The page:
Many components of foods have an effect on satiety and satiation, as they have an effect on energy metabolism and on hormones related to hunger and satiety. For example, protein-rich and solid foods have a higher satiating effect, whereas high-fat and liquid foods have a low satiating efficiency. This knowledge can be used to develop new foods with a higher satiating efficiency.
Another issue is the identification of new components/substances that have an effect on satiety and satiation. New developments in molecular biology, pharmacology and nutrigenomics enhance our insight in the complex pathways involved in energy balance. From these insights new substances will become available that will affect mechanisms involved in hunger and satiety, like Hoodia gordonii and Rimonabant®. New substances with a plausible mechanism should first be tested in animal studies with respect to toxicological aspects, and their potential to influence short- and long-term energy balance. This may be followed by short-term safety and efficacy tests in humans. Eventually, the substances may be used in more-long-term trials with humans. Relevant biomarkers of satiety need to be identified. Specific focus is needed for the identification of those short-term biomarkers that will predict long-term body weight changes.
Several reviews (Egger et al., 1999; Allison et al., 2001; Zemel, 2005) have been published on the effect of supplements on weight loss, such as chromium, conjugated linoleic acid (CLA), hydroxycitric acid (HCA), chitosan and Ma Huang (ephedra). In general there is no convincing evidence for the efficacy of the substances reviewed.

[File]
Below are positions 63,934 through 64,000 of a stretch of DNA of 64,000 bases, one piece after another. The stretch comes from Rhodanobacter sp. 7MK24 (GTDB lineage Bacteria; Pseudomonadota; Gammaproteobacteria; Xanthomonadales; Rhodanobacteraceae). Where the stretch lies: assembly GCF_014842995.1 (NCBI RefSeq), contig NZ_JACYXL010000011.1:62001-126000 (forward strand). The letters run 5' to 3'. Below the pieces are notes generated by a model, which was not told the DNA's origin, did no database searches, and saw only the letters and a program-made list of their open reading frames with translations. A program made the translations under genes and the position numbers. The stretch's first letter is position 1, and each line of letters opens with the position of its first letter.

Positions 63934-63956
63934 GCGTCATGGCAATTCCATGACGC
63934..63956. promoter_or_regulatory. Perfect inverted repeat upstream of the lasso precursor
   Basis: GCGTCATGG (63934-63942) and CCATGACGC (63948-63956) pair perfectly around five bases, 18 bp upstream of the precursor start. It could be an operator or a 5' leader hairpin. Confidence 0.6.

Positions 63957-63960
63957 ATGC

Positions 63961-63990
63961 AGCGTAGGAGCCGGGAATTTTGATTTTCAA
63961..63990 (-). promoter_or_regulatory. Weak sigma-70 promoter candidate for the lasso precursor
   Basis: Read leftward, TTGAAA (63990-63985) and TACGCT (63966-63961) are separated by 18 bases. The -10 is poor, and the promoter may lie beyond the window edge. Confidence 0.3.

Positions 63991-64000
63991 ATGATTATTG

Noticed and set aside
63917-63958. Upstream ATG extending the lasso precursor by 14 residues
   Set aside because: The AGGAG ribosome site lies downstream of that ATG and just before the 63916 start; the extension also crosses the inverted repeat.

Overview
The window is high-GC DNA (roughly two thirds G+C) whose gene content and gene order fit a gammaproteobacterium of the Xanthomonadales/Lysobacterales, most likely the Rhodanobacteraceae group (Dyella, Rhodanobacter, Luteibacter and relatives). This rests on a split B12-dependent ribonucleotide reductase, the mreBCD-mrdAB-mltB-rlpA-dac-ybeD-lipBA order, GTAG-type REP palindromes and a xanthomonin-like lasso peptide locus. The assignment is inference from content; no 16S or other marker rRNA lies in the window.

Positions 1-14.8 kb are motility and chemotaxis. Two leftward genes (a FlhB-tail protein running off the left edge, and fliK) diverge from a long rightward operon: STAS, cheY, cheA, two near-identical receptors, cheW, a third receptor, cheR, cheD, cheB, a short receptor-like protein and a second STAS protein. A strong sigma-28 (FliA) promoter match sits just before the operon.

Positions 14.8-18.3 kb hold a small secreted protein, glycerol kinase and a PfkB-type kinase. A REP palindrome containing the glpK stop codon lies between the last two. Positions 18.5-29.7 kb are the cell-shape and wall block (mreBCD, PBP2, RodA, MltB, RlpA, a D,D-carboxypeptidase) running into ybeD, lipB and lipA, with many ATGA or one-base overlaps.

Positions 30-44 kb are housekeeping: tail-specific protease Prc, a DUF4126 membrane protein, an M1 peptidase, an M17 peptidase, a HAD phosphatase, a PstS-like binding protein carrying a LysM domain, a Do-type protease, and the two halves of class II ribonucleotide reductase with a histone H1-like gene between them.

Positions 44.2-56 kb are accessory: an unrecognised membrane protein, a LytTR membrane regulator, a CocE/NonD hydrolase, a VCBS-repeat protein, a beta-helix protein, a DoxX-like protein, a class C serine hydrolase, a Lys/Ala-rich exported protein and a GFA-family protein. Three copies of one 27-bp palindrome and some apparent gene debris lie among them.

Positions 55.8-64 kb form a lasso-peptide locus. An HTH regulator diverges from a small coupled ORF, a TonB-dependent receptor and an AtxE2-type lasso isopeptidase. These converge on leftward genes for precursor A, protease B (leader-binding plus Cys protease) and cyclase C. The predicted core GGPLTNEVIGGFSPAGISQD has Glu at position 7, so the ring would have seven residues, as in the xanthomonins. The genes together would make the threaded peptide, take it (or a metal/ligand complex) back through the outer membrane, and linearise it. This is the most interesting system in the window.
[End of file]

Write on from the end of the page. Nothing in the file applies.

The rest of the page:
Apart from influencing feelings of hunger and satiety, two other potential mechanisms are involved in products aimed at weight loss or weight maintenance:
1 Reduction of energy intake. Examples are substances purported to block the absorption of fat; fat replacers, like Olestra (sucrose polyester); low-calorie products, such as light products and meal replacers.
2 Increasing energy expenditure. Examples are substances with an effect on fat burning, changes in basal metabolism and thermogenesis increase energy expenditure, like caffeine and ephedra.
For the design of new products that influence feelings of hunger and satiety it is necessary to identify food components with a satiating effect. Products could either speed up satiation (so that one stops eating sooner) or induce long-term satiety (so that one is not feeling hungry for a prolonged period after eating the product). These could be products or substances with an effect on noradrenalin and serotonin, such as St John's Wort and capsaicin, or products or substances that influence stomach filling, such as fiber, resistant starch or pectin. Products may need to be combined with interventions on other lifestyle factors such as physical activity to obtain optimal weight management.
To evaluate whether new or existing weight management products are effective in influencing satiety and satiation, biomarkers of both satiety and satiation should be used in controlled human intervention studies. Upon intervention, the marker should change in a statistically significant as well as physiological relevant way.
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